Witch #3: The Witch's Handbook - Green Ronin; Author Steven Kenson
This one is certainly a great effort. There is a lot I really like about this book. The gems of this book are the ideas for skills, and, of course, the fantastic cover art by Stephanie Pui-Mun Law. Like my own Liber Mysterium, this witch uses Wisdom to cast arcane spells. I still kinda like that, to be honest. There are a lot of nice prestige classes here. In particular were the Witch Priestess and the Witch's Champion, which was similar to something I  was calling the Cowan in my games. The Diabolic Witch and the Witch Hag were also nice and gave some balance to the "mostly good" Witch Priestess. There are new spells, and like Way of the Witch below, it uses the Ritual Casting rules from Relics & Rituals, which were very much in vogue at the time. Covens in this book were covered, but not as much as in Liber or Way of the Witch.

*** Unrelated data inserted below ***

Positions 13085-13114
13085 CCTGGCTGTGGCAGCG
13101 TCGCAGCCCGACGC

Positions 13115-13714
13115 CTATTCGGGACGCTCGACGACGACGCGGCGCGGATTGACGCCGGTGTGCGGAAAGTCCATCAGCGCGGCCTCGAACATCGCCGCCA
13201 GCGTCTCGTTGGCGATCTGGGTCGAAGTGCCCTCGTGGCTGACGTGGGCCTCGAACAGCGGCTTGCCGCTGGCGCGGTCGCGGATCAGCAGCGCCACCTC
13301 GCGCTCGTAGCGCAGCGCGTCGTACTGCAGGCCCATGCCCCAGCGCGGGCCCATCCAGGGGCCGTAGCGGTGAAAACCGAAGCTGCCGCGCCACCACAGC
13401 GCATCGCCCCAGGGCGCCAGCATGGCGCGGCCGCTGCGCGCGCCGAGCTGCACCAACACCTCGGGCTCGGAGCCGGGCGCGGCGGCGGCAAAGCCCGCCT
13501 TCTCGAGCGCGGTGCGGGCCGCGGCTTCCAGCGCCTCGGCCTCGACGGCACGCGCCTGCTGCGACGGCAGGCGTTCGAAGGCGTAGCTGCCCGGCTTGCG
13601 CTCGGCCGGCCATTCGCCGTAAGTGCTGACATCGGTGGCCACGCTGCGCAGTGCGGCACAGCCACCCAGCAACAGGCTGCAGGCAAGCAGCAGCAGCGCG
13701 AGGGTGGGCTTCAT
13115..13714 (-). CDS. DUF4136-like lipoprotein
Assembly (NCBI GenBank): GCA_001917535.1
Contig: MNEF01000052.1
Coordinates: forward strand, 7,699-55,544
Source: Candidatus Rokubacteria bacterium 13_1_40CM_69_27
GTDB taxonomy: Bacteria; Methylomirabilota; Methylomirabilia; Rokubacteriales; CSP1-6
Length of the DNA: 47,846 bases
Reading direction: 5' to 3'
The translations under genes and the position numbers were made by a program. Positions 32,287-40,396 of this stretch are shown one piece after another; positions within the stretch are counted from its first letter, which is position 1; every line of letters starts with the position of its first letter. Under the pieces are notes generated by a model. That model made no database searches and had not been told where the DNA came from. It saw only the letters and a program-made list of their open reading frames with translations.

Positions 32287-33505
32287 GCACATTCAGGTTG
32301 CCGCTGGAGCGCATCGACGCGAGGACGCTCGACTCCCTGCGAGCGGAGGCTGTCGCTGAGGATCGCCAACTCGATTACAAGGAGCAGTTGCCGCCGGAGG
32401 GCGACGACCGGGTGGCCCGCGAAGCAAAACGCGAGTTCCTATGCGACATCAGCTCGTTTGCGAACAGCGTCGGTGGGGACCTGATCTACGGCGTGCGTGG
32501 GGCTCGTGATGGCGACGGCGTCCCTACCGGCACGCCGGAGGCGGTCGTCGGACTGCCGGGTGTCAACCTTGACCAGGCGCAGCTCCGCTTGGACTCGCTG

What this book lacks in page count, it makes up for in utility; there is something useful on every page. More to the point, there is something I wanted to use on every page.

Witch #4: Way of the Witch - Citizen Games; Authors Janet Pack, Jean Rabe, Megan Robertson, Christina Stiles
Style-wise this is the best of the lot of the early witch books for d20. Hardcover, with some of the most beautiful art I have seen in a book. I mean, go look at that Thomas Denmark cover.
The witch is basic and has a lot of really nice features. The prestige classes are simple, but functional, dividing the witch into white, black, grey, and brown witches. There are some other nice ideas, as well including how witches lived in this world and their much greater affinity to the magical rhythms of the world. The authors really took their time and care with this one, and it really shows.
There is so much I love about this book that it made want to make my own books better. The nice flow between the art and the text made this feel much more like a single creative endeavor. Even if the material wasn't good (and the material was good) it was a joy to look at. I bought this one before I was done with Liber Mysterium, but I put it up until Liber was out the door. I remember sitting in my car one afternoon to pick up my kids from daycare and wishing I had done some of the things in this book.